# Degenerate random variable and characteristic functions

Let $$X$$ be a random variable and $$(x_n)_n$$ a sequence of $$\mathbb{R}^*$$ such that $$\lim_nx_n=0,\forall k \in \mathbb{N},|\varphi_{X}(x_k)|=1.$$

Prove that $$X$$ is degenerate.

To show that $$X$$ is degenerate, it's sufficient to prove that $$\forall x \in \mathbb{R},|\varphi_X(x)|=1,$$ or for two values $$p,q$$ such that $$p/q \in \mathbb{R}-\mathbb{Q},|\varphi_X(p)|=|\varphi_X(q)|=1.$$

Do you have any suggestions?

• You presumably want to require $x_k\ne0,\forall k$ ? Commented Aug 21, 2020 at 21:52
• Consider the additive subgroup of $\mathbb R$ generated by the set of $x_k$ values. Commented Aug 21, 2020 at 22:13
• I have posted an answer after a long time. I will be happy to provide more details if needed. Commented Aug 22, 2020 at 23:32
• Thank u for your reply. There is another way, without using independence, $\forall n \in \mathbb{N}, |\varphi_{X}(x_n)|=1$ which implies the existence of a sequence $(y_n)_n$ (chose $-\pi/|x_n| \leq y_n \leq \pi/|x_n|$ ), this implies $\forall \in \mathbb{N},P_X(y_n+\frac{2\pi}{|x_n|}\mathbb{Z})=1,$ so, for $\epsilon>0,$ $P(|X-y_n|>\epsilon) \leq P(X \neq y_n) \leq P(|Xx_n|>\pi/2)+P_X(\mathbb{R}-(y_n+\frac{2\pi}{|x_n|}\mathbb{Z}))=P(|Xx_n|>\pi/2)$ which converges to $0,$ this implies that $\forall x \in \mathbb{R},|\varphi_X(x)|\lim_n|\varphi_{X-y_n}(x)|=1$ which means that $X$ is degenerate Commented Aug 23, 2020 at 23:10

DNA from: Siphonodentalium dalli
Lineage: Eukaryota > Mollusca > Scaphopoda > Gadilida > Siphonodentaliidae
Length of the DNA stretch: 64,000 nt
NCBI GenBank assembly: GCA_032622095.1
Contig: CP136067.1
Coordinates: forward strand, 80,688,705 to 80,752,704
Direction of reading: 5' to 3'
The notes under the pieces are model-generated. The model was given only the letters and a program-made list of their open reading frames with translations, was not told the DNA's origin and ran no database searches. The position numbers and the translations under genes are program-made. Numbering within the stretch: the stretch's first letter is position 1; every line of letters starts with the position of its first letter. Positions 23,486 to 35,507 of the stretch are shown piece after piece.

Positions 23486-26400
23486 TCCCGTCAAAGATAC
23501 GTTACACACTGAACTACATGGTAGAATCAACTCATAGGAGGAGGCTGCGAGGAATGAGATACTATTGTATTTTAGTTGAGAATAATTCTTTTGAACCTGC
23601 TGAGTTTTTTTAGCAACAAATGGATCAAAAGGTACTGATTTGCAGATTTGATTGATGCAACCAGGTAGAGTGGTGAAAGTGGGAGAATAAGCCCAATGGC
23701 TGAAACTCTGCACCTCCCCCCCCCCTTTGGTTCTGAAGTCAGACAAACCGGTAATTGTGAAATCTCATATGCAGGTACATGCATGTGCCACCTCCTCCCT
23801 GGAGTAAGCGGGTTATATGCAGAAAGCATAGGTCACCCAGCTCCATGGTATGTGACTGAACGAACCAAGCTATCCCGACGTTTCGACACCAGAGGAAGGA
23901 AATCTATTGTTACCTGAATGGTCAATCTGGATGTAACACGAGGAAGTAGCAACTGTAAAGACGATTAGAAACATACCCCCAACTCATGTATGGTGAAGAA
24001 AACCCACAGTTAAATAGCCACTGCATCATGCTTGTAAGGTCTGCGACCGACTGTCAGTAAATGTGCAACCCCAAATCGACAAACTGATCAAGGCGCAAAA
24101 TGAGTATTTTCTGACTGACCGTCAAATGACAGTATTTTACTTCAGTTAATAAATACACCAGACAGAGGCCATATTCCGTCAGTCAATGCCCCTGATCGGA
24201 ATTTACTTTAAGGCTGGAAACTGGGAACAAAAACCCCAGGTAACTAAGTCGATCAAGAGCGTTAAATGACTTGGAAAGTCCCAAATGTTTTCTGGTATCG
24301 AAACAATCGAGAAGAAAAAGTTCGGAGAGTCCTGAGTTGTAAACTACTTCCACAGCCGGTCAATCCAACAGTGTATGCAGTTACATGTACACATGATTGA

• We can also use the inversion formula for lattice distribution Commented Aug 23, 2020 at 23:12

Let $$Y$$ be independent of $$X$$ with the same distribution as $$X$$ and $$Z=X-Y$$. The characteristic function $$g$$ of $$Z$$ is given by $$g(t)=|\phi (t)|^{2}$$. We have $$g(x_n)=1$$ for all $$n$$. This gives $$\int [1-\cos (x_nZ)]dP =0$$ so $$P(x_n Z \in 2\pi \mathbb Z)=1$$. This implies that $$P((Z=0)\cup |Z| \geq \frac {2 \pi} {|x_n|})=1$$. If $$N$$ is any positive integer then $$\frac {2 \pi} {|x_n|} >N$$ for some $$n$$. Hence $$P((Z=0) \cup (|Z| >N)=1$$. But the intersection of the events $$(Z=0) \cup (|Z| >N)$$ over all $$N$$ is $$Z=0$$ so we get $$P(Z=0)=1$$. This implies that $$X=Y$$ a.s. In particular $$X$$ is independent of itself, so it is almost surely constant.
• You used independence to remove $(y_n)_n$ (defined as above), right? Commented Aug 24, 2020 at 11:38
• Yes. The process of symmetrization (i.e. forming $Z=X-Y$ with $X,Y$ i.i.d. ) simplifies many such questions about characteristic functions. @Kurt.W.X Commented Aug 24, 2020 at 11:41